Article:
Newspaper Page Text
"I '''g'"r'lJ)liWiMS)- faf-lrtj - a-tay .nn.wnwwpry.
ff .aaMn .if..i.yw,
D ama i n i iip wiHwiyi 1 1 , ii i HtuwfiiTT , j . , i mi imwfmmtkm
THE DEMOCRATIC BANNER
l"J . iJ
Jtltr In.,, utfUnl ,..,n.. ,..,..,
ii - hmc. . ii JJl IHJJMW. WlllUMByi'i-. .,
TUE8DAY, APPIL 17, 1H7
' , '
HULL AND Si LUMBER CO. WIN
IN APPELLATE CT. DECISIONS!
Judges Report In Nine Of
Fifteen Cases Heard
TWO REVERSALS IN
8 SNAPPY OPINIONS
Single Criminal Action, That
Of Worley; Other Items
Opinions in eight cases were band
ed down Satin day morning by Judges
CThlttenden, Kinkead and Richards of
the eighth appellate district of Ohio,
who havo been sitting here the past
week in placo of Judges Powell,
Shields and Houck of .the fourth dis
trict, and an entry has been ordered
in a ninth caso. rifteen case wero
beard in all
In seven of the opinions, together
"with the entry, the judgment of the
-common pleas Judge is sustainod
while in two, the cases in error of
Itobert S. Hull vs. George William
Chisholm and the Sun Lumber Co. vs.
Jeorge William Chisholm, the judg
ment of the common pleas judge is
roversod. The judges concurred in
A single opinion deals with the lat
ter two cases. It was written by
.Judgo Chittenden. It orders that the
petition of the plaintiff bo dismissed
at his own costs and the titles to real
estate of It. S. Hull and the lumber
company bo quieted. Tho real es
tate in question is located on East
This case has proved to be of un
usual interest. It turned about the
will of the late Sarah Hutchinson.
Plaintiff averred that Alice V. Hutch
inson took only a life estate in tho
.property. Defendants maintained
that she took a title in fee sinipfo.
"The appellate court concurs in the
latter claim, averring that Alice V.
Hutchinson took a title in fee simple
And that the defendants hold the
property by a valid title.
THE ROBINSON CASE
Another caso of exceptional Intor
st was in tho matter of tho guardian
ship of Charity Ann Robinson. This is
the fifteenth time this action has bocn
heard and tho litigation extends over
a period of years. The appellate court,
Judge Kinkead writing the opinion,
liold that, because of tho lack of a
motion for a new trial in common
pleas, tho judgment of that court was
-sustained. The appellate body signi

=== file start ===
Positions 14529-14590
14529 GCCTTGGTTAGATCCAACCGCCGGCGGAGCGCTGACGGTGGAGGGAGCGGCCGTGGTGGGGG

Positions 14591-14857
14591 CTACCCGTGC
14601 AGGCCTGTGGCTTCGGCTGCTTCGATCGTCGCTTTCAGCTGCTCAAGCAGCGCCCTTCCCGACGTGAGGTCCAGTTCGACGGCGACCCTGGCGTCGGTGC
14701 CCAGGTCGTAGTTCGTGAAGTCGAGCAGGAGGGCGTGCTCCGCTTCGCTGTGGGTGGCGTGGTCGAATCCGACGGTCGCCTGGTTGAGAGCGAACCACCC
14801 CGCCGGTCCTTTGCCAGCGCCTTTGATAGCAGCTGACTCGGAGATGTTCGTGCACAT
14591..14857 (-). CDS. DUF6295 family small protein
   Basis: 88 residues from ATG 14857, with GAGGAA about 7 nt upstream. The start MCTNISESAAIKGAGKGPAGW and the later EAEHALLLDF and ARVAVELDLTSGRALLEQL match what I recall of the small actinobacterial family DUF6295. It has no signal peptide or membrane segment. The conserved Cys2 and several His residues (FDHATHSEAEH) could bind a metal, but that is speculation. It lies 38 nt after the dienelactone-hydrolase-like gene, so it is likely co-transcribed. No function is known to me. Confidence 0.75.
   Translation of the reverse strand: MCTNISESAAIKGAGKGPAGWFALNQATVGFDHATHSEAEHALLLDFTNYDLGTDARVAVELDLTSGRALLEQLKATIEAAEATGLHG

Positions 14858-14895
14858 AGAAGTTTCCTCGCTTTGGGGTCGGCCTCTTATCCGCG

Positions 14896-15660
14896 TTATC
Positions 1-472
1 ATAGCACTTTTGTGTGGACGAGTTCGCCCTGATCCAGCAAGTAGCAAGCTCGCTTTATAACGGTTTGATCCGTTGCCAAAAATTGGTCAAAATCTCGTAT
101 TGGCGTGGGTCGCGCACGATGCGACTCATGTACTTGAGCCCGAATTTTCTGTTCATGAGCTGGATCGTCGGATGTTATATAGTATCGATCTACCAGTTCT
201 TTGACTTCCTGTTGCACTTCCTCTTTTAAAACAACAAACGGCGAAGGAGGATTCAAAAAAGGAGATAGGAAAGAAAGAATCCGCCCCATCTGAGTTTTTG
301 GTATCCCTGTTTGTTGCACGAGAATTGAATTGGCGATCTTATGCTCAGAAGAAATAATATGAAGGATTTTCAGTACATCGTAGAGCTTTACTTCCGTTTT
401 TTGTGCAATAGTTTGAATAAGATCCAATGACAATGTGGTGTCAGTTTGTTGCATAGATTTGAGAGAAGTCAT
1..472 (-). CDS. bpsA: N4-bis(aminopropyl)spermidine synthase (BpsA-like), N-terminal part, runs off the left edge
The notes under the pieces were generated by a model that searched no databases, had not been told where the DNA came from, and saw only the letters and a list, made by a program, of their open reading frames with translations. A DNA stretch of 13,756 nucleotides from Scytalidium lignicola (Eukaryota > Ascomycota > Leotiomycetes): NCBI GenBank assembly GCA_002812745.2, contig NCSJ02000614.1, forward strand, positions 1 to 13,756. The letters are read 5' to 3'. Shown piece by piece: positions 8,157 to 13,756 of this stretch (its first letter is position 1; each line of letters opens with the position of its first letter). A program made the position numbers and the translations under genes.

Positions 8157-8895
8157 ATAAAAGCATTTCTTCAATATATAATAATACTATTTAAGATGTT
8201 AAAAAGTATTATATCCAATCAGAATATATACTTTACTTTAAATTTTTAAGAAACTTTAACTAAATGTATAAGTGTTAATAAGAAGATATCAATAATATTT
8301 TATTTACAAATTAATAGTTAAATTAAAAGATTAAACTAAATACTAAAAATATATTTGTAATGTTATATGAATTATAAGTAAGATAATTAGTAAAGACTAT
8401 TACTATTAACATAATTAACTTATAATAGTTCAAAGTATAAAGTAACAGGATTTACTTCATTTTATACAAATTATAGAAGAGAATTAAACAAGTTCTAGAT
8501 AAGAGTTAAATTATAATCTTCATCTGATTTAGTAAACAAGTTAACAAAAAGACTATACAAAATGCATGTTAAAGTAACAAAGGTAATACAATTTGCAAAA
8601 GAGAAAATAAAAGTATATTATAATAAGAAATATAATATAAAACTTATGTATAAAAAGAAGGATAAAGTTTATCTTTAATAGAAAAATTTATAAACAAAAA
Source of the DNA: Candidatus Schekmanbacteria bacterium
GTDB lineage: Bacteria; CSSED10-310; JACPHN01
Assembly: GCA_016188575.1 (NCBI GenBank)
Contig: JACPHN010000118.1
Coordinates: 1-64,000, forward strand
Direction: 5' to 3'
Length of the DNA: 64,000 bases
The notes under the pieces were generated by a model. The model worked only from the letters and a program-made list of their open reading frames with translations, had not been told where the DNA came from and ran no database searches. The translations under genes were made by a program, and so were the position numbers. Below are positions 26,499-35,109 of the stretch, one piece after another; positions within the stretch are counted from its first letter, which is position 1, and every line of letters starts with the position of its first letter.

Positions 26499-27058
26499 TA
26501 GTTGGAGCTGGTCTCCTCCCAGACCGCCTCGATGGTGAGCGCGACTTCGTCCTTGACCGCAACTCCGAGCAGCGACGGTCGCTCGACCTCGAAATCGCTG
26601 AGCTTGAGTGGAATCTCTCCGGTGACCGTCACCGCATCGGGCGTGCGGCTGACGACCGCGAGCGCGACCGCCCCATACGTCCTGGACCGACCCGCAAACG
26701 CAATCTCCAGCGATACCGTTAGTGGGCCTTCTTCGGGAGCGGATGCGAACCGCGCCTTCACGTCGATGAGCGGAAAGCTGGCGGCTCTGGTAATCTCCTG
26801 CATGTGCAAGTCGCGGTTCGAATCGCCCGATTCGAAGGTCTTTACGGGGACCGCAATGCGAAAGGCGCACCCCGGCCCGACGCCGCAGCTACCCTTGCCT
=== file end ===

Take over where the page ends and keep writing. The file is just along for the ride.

fied its willingness, to have reversed
the judgment as against tho weight of
the evidence, in failing to show that
the ward was an Imbecllo, had such a
motion been made.
FULTZ VS. BROUGHTON
Judgo Richards wrote the opinion
inthe case of Mary E. Fultz and oth
ers vs. John T. Broughton. It is stated
that plaintiffs sold defendant property
in tho city of Mt. Vernon for a cash
-consideration of $1,750 and 100 shares
of Augustine Rotary stock. Plain
tiffs claimed misrepresentation on tho
part of defendant as to tho value of
tho stock and sought to recover the
sum of $2,500. The court holds that
an examination of the bill of excep
tions falls to show that the judgment
of common pleas court was not so
manifestly against tho weight of evi
donee to warrant reversal and accord
ingly affirms the same. "It Is evident
that there Is a hopeless conflict as to
what was said." reads the opinion, re
ferring to tho counter-claims of
Broughton that he had not misrepre
sented tho valuo of tho stock.
McGUGIN VS. DRAKE
Tho opinion in this case was writ
ton by Judge Chittondon, his asso--ciatos
concurring. The original salt
was brought by McGugln to recover
$100 on a promissory note executed to
him by the Drake Co. which later be
came a bankrupt. This claim was not
listed In tho bankruptcy proceedings
and -tho action was brought after tho
company was discharged, it being the
claim of McGugln that this discharge
dldnot affect his claim because of tho
bankruptcy law of 1898. The court
holds that plaintiff had knowledge of
tho bankruptcy proceedings and, ac
cordingly, affirms tho judgment of
common pleas, which was against
COLE VS. A6HBAUGH, Trustee
Tho action hero was originally
brought by Ashbaugh. to recover the
value of a horso and wagon sold by
Ii. W. Kllkcnnoy, Ashbaugh's bank
rupt, to Robert h. Colo. Judge Kin
kead wroto tho opinion which holds
that tho judgment of tho common
J pleas Jury in roturnlng a verdict in
favor of Ashbaugh is affirmed.
IN RE PURDY EXCEPTIONS
Judgo Chittenden prepared tho
opinion in tho exceptions to (ho ac
count of Gladys P. Purdy, adminis
tratrix of her mother's estate. In
common pleas, tho first and sixth ex
ceptions were sustainod and tho sec
ond and seventh overruled. Appol
late court says this action was cor
rect and affirms tho Judgment.
WORLEY CRIMINAL CASE
Holding that the trial judge was
correct In withdrawing tho testimony
as Incompetent, that Bert Claggott,
prosecuting witness in tho case of H.
B. Worler. chnruod with shooting with
'intent to wound, was of a wild and
vicious character, the nppollate court
affirms the Judgment of common
pleas court in ordoring Worley com
mitted to the state reformatory on the
charge named nbovo. This testimony
was to the effoct that Claggett had
oncq' threatened, referring to Colum
bus policemen, that he would "fix
BEATTY VS. HORSE CO.
In tho caso of A. J. Beatty vs. The
Now Castle Horse Co., an entry was